Speaker after speaker at Thursday's celebration of the new Shop'n Save supermarket in the Hill District had the same refrain: relief and satisfaction that the project was completed after more than 10 years and a call for the neighborhood to make sure it supports the store.
If the opening-day response is any indication, that won't be a problem.
More than 150 people attended the ribbon-cutting event at the $12.5 million store in the Centre Heldman Plaza, across from the Hill House Association. The opening was the culmination of years of work to assemble a patchwork of public and philanthropic contributions to build the first full-service grocery in the neighborhood in 30 years.
The project was coordinated by the Hill House Association, which Cheryl Hall-Russell took over as president two years ago, as the project was in the midst of a series of starts and stops.
"Welcome to the Hill District Shop'n Save," she said to the crowd. "You have no idea how many times I practiced that line in my head and wondered if I would ever get to use it."
The supermarket building has an additional 6,900 square feet of space. Tenants Dollar Bank, Nationwide Insurance, Crazy Mocha Coffee, Subway and Cricket Communications have signed leases and are expected to open early next year.
Owner Jeff Ross of Ross Markets drew the loudest applause when he said the store's 125 employees are 95 percent minorities and 65 percent of them live in the Hill District. He also owns stores in McKeesport, Mount Pleasant Borough, Versailles and Connellsville.
Before the event, he called the opening "a long time coming." The 29,500-square-foot store features wide aisles and full deli, bakery and produce departments to eliminate the neighborhood's label as a "food desert."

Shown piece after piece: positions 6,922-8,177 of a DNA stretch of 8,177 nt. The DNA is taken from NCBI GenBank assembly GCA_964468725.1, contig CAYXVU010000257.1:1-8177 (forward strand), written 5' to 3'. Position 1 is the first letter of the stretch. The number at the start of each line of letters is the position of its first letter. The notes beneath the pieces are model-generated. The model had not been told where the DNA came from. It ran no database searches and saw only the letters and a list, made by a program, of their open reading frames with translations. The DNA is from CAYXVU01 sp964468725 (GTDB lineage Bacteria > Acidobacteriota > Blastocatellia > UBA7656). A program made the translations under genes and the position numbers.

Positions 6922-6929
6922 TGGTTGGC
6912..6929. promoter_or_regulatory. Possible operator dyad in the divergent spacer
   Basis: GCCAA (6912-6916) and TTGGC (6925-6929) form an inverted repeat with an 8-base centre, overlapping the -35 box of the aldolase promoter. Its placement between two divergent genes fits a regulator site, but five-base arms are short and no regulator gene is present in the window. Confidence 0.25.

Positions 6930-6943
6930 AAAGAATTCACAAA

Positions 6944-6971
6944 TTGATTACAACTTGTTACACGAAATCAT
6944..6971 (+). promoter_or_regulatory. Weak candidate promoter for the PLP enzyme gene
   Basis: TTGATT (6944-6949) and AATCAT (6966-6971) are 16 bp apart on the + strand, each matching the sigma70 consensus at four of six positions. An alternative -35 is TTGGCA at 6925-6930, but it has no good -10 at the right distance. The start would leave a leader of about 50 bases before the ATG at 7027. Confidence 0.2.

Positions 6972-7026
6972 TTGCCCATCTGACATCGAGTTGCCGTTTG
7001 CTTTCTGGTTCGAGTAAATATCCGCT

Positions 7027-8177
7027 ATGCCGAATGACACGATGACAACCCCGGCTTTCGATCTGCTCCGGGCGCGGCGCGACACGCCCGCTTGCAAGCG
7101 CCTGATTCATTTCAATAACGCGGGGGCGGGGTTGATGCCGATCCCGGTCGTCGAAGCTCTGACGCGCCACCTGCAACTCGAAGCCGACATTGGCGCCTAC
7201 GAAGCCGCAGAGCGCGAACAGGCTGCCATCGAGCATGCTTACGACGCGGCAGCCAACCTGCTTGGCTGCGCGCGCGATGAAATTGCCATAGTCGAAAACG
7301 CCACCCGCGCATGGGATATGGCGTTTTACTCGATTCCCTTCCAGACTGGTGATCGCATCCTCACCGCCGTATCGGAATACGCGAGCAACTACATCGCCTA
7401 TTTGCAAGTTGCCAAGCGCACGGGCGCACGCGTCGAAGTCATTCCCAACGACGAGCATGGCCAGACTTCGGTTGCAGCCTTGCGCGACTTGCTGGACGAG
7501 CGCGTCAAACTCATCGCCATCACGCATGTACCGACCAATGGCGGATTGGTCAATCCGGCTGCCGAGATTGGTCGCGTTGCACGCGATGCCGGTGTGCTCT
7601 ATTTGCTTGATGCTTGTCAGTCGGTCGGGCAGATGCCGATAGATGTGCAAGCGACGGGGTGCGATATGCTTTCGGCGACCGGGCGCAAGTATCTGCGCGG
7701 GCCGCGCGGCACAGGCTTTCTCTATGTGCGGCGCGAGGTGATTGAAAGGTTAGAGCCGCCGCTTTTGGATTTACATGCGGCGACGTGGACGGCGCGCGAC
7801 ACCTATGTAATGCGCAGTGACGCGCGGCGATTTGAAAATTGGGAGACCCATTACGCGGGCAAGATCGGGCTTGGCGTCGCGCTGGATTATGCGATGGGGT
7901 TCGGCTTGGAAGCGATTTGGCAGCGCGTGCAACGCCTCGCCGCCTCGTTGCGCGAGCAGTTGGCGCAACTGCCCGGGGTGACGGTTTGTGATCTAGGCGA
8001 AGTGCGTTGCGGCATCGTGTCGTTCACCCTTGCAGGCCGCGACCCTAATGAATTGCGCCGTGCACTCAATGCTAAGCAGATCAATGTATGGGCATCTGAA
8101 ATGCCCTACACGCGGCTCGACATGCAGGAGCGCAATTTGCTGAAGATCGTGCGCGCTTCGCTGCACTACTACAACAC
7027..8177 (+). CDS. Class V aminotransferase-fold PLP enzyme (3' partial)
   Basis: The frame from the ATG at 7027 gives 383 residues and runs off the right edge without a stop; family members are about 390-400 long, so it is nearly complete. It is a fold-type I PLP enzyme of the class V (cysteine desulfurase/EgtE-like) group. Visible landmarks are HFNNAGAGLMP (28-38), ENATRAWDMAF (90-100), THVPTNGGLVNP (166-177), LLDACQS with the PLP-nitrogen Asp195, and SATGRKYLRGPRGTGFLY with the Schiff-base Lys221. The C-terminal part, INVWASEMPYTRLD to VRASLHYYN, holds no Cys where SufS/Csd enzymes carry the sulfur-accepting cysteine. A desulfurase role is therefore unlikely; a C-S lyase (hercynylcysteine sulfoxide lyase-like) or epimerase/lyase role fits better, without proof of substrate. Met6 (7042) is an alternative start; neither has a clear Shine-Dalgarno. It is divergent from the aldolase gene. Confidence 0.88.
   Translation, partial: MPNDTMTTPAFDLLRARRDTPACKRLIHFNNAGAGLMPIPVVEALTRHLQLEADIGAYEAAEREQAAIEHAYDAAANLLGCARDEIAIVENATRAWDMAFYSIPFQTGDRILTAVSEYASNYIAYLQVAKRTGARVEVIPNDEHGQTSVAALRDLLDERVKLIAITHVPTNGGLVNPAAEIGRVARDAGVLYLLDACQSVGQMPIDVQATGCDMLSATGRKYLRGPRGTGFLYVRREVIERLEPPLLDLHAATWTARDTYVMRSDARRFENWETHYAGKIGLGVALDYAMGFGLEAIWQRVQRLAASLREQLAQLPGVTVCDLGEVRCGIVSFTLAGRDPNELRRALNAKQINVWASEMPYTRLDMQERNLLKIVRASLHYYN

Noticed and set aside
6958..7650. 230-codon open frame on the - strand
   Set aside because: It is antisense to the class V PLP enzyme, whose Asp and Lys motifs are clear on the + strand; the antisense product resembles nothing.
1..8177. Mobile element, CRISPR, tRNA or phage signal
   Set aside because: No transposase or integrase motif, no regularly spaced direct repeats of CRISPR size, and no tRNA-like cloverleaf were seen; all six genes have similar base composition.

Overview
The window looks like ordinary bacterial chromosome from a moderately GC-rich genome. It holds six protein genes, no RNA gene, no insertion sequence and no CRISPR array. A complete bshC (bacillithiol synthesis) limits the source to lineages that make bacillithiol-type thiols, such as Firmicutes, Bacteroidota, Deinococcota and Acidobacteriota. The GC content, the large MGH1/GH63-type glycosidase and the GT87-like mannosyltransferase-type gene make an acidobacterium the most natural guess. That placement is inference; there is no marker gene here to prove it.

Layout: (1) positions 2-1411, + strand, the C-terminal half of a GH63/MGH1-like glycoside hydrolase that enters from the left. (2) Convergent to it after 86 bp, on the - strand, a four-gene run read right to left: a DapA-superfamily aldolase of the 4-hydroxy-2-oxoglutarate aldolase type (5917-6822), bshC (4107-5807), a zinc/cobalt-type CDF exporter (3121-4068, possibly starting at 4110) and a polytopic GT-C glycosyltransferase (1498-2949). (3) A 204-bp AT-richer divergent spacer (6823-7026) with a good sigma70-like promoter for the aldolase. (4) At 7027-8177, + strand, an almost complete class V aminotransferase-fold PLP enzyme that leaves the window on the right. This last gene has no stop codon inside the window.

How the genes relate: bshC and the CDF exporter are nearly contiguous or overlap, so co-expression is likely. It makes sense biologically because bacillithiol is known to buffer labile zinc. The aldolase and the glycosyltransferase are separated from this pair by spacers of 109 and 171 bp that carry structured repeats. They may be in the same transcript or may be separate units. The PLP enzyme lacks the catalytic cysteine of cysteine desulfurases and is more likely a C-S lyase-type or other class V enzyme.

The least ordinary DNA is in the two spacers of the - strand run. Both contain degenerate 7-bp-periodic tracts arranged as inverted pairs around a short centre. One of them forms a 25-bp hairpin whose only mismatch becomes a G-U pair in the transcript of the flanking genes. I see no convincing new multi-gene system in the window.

"All of our stores are located in neighborhoods," Mr. Ross said. "We're real familiar with stores in small neighborhoods."
Lynette Watkins, 22, of Lawrenceville said she was impressed with the store's variety as she cradled arms full of juice, coffee creamer and other products. She said she was shopping for her mother, who lives a block away, and noted the store will be a convenience for the elderly people in the neighborhood.
"We've really waited to have this," she said.
Celezlie Brown of Rankin said the store is well situated for those who work Downtown, as she does, and encouraged others to take advantage of it.
"After 30 years of not having a store here, I'm glad to see this one open," said Ms. Brown, 54. "I hope everything works well. It's at the convergence of Downtown and the Hill District."
The close walking distance is a huge benefit to Daniel Lewis, 80, who lives four blocks from the store. He was buying fresh pork and chicken, something that hasn't been available in the neighborhood.
"I think it's real nice," Mr. Lewis said. "I will be coming down here regularly."
Bobbie Street, 66, of the Hill District was happy she could buy prepared chicken, in addition to her cart full of other groceries.
"It's good to be able to come right down the hill to get some good stuff," she said. "It's a blessing."
Political officials and neighborhood leaders hope the supermarket is the next step in revitalizing the community, following a new Carnegie Library and YMCA also on Centre Avenue. The Pittsburgh Penguins are finalizing plans for an office and residential complex four blocks away on about 28 acres of land where the Civic Arena used to be.
"When you see what's going on ... it's terrific," said Allegheny County Executive Rich Fitzgerald. "The best days of the Hill District are here and in the future."
Ed Blazina: firstname.lastname@example.org or 412-263-1470. First Published October 17, 2013 3:16 AM